How To Make Brandied Fruit

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When fruit is in season, you can preserve it by canning, dehydrating, or freezing. You can also preserve fruit by making it into wine, juice or jelly. But there’s another option for preserving – make brandied fruit.

Brandied fruit is a delicious treat. It’s wonderful as a shortcake topping, over ice cream or even by itself in a bowl. A simple treat that is also a great hostess or holiday gift!

You can make nearly any fruit into brandied fruit. The best stone fruits to add to brandy are peaches, apricots, and cherries. Berries such as blueberries, strawberries, or raspberries will also work, but they may become very soft and mushy. Brandied berries are still great over ice cream and cakes, or mixed into baking mixes.

The reason they are great for pantry storage is that the brandy and sugar act as a preservative. There is no need to process these peaches in a canner.

You can use almost any type of brandy with your fruit. You’ll want to stay away from the really cheap stuff, but you probably won’t notice a huge difference from the really expensive stuff, so stick with a nice middle of the road spirit. You could also use cognac (a type of brandy made a specific way, from a certain part of the world) for your fruit if you can find it for a good price. Whatever you choose, make sure it is at least 80 proof, or 40% alcohol by volume.

To make these, simply:

  1. Peel, pit and cut into slices 4 cups of fruit for every quart jar.
  2. Add 1/2 cup sugar directly over the fruit.
  3. Slid in one vanilla bean per quart jar (optional)
  4. Cover with your choice of brandy, leaving about 1 inch head-space at the top.
  5. Carefully shake the jar to mix.
  6. Store in a cool, dark place, shaking every couple of days.

The fruit will be ready after 6 weeks. To serve, simply spoon the fruit over cakes or ice cream.

As your brandied fruit runs low, simply add more fruit and sugar as needed, topping off with enough brandy to keep everything submerged.

Other ways to enjoy brandied fruit:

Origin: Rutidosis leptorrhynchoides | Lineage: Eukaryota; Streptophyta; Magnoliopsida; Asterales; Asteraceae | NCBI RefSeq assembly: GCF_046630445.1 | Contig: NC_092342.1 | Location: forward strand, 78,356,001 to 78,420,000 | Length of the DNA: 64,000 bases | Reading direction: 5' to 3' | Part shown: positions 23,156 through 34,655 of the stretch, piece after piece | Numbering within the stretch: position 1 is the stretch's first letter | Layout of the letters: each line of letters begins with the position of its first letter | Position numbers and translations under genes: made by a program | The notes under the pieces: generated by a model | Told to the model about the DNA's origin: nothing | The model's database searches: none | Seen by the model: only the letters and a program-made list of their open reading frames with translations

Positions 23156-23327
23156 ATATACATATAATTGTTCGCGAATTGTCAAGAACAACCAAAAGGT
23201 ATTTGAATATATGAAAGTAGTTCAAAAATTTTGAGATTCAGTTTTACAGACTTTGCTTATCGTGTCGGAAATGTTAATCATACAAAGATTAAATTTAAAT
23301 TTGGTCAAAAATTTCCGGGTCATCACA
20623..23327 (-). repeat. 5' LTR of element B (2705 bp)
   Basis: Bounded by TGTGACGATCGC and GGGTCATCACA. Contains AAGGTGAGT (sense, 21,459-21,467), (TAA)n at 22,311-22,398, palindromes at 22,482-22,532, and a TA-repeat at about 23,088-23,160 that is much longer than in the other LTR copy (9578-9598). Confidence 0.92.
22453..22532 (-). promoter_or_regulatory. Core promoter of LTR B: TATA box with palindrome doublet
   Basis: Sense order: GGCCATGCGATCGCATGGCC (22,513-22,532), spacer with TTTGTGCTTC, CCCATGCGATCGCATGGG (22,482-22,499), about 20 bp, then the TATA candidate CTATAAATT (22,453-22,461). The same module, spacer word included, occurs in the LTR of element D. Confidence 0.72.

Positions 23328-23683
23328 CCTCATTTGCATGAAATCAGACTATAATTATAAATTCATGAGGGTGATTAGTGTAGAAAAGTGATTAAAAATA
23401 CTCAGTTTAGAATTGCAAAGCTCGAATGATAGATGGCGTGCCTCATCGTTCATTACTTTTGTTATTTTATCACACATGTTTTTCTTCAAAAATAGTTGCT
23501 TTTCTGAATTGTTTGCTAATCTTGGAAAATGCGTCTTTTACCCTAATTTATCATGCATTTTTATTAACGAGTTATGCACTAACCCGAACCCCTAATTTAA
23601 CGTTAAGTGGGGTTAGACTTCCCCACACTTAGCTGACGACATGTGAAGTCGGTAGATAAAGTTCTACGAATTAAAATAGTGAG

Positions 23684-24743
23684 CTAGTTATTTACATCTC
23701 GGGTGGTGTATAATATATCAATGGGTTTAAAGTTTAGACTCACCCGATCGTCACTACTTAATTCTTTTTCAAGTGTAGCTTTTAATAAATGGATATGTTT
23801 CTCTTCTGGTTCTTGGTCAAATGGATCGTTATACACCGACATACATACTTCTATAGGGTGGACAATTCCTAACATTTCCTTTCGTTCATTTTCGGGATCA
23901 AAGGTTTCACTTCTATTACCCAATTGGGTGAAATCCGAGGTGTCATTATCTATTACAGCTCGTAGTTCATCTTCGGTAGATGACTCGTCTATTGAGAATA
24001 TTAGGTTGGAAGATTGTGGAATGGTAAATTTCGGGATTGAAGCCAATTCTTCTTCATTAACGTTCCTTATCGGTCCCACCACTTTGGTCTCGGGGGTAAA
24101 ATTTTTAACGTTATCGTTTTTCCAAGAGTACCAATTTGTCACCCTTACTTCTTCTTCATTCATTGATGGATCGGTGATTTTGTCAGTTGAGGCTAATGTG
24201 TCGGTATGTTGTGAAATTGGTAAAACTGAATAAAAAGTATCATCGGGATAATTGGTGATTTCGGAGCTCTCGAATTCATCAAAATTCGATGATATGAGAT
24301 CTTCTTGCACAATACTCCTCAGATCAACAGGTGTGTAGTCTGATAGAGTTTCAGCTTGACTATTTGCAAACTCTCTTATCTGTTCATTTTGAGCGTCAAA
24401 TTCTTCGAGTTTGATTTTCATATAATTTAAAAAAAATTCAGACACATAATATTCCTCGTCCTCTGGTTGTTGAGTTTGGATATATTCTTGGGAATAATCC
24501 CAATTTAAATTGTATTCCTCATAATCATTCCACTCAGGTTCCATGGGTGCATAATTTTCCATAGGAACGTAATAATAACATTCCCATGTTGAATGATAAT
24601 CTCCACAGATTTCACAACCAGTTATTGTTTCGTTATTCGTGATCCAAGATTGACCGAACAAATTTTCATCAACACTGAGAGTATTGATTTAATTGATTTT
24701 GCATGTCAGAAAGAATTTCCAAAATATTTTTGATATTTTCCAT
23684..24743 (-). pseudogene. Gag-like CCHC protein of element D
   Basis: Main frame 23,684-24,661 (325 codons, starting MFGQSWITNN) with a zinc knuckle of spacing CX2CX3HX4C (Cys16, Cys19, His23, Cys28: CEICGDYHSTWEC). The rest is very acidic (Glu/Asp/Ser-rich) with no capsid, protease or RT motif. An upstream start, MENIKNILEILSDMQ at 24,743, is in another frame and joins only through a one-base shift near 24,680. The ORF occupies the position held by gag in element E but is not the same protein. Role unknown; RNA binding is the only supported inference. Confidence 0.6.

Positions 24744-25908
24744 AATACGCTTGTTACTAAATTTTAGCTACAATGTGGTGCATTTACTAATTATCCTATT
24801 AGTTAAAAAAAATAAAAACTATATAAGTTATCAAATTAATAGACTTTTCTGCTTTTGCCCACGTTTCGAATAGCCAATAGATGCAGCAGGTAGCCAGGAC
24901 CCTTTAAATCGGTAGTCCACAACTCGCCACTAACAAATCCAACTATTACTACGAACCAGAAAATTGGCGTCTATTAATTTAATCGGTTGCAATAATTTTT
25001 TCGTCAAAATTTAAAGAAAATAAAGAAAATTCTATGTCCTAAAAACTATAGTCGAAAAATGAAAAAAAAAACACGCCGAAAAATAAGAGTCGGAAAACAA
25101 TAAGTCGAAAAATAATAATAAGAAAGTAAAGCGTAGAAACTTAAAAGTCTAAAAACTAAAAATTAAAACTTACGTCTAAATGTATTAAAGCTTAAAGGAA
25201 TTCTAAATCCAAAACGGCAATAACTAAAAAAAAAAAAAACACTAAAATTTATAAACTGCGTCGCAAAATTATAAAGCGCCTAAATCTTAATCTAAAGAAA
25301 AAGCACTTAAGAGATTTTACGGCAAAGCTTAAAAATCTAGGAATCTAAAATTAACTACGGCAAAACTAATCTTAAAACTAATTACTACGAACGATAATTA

• Baking into a cake mix
  • Adding to sangrias
  • Muddling into a glass with mineral water
  • Blending into a cake frosting or topping
  • Layering on top of turkey or roasts for additional flavor
  • Blending into an adult jam for crackers and cheese plate

My favorite way to use brandied fruit is in this cobbler, however. It’s light and tasty and all the alcohol burns off while baking, leaving behind bountiful flavor.

Brandied Fruit Cobbler

  • 4 tablespoons butter
  • ¾ cup fresh ground wheat flour
  • ¾ cup granulated sugar
  • 1 teaspoon baking powder
  • 1 quart brandied fruit, drained
  • ¾ cup brandied fruit liquid
  1. Adjust oven rack to upper-middle position, and heat oven to 350 degrees.
  2. Put butter in an 8-inch square or 9-inch round pan; set in oven to melt. When butter has melted, remove pan from oven.
  3. Drain the brandy from the fruit, reserving liquid.
  4. Whisk flour, 3/4 cup of sugar, baking powder and salt in small bowl. Add brandy; whisk to form a smooth batter. Pour batter into pan, then scatter drained fruit over batter.
  5. Sprinkle with remaining 1 Tb. of sugar.
  6. Bake until batter browns and fruit bubbles, 50 to 60 minutes.
  7. Serve warm or at room temperature with a dollop of whipped cream or a small scoop of vanilla ice cream, if desired.

Friendship Cake

Another popular use for brandied fruit is a friendship cake. If you’ve ever made sourdough bread and given some of your starter to a friend, the concept here is the same.

Friendship cakes were originally made with fermented fruit–fruit mixed with sugar and yeast. This is a long process that needs to be nurtured every day, so starting with brandied fruit instead will make the process much easier.

Create your brandied fruit as described above. You want to create enough so that once the fruit is drained, you have at least three pints of liquid remaining–one pint for you, and two for friends.

Bake your favorite cake recipe, whether that’s from scratch or using a box. A traditional friendship (or “Herman” cake, in German) is a darker, heavier cake similar to a holiday fruitcake or Italian panettone (with fruit and nuts), but you could make a plain yellow cake if that’s what you prefer. Bake at least three cakes after mixing the brandied fruit in.

Here’s where the “friendship” part comes in. You will give the cake and a jar of the brandy liquid to two friends, along with instructions on how to create more brandied fruit of their own (plus your favorite cake recipe if you’d like). Then it’s up to them to keep the friendship chain alive by making three cakes of their own, and passing on two of them with starter liquid.

Adult Fruit Leathers

To make an adult “fruit roll-up”, just use your brandied fruit to make a fruit leather in your dehydrator (click here for instructions on making fruit leathers). You’ll want to be sure you’ve thoroughly drained your fruit before pureeing it for the leather.

Unlike baking a cake or cobbler, fruit leathers will still contain the alcohol, since alcohol doesn’t evaporate until you bring it up to 173°F.

Do you have a favorite combination of fruit to use? Are there other types of spirits you prefer? Let us know in the comments!